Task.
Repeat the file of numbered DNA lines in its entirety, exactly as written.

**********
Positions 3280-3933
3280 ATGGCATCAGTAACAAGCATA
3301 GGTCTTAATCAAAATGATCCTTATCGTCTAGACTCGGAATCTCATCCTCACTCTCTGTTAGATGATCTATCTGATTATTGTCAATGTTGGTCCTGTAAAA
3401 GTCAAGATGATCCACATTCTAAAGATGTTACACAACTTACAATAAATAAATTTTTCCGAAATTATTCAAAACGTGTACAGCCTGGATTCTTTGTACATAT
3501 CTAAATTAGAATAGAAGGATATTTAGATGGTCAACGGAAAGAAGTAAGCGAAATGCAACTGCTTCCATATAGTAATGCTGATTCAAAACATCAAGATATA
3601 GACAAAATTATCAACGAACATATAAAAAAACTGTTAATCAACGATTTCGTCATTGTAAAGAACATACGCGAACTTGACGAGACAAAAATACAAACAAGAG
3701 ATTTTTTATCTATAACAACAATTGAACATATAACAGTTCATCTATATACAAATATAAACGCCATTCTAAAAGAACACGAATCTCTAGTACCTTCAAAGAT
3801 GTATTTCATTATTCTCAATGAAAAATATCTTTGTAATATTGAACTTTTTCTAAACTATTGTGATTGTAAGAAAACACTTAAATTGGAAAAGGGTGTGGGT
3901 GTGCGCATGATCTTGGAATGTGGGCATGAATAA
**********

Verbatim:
Positions 3280-3933
3280 ATGGCATCAGTAACAAGCATA
3301 GGTCTTAATCAAAATGATCCTTATCGTCTAGACTCGGAATCTCATCCTCACTCTCTGTTAGATGATCTATCTGATTATTGTCAATGTTGGTCCTGTAAAA
3401 GTCAAGATGATCCACATTCTAAAGATGTTACACAACTTACAATAAATAAATTTTTCCGAAATTATTCAAAACGTGTACAGCCTGGATTCTTTGTACATAT
3501 CTAAATTAGAATAGAAGGATATTTAGATGGTCAACGGAAAGAAGTAAGCGAAATGCAACTGCTTCCATATAGTAATGCTGATTCAAAACATCAAGATATA
3601 GACAAAATTATCAACGAACATATAAAAAAACTGTTAATCAACGATTTCGTCATTGTAAAGAACATACGCGAACTTGACGAGACAAAAATACAAACAAGAG
3701 ATTTTTTATCTATAACAACAATTGAACATATAACAGTTCATCTATATACAAATATAAACGCCATTCTAAAAGAACACGAATCTCTAGTACCTTCAAAGAT
3801 GTATTTCATTATTCTCAATGAAAAATATCTTTGTAATATTGAACTTTTTCTAAACTATTGTGATTGTAAGAAAACACTTAAATTGGAAAAGGGTGTGGGT
3901 GTGCGCATGATCTTGGAATGTGGGCATGAATAA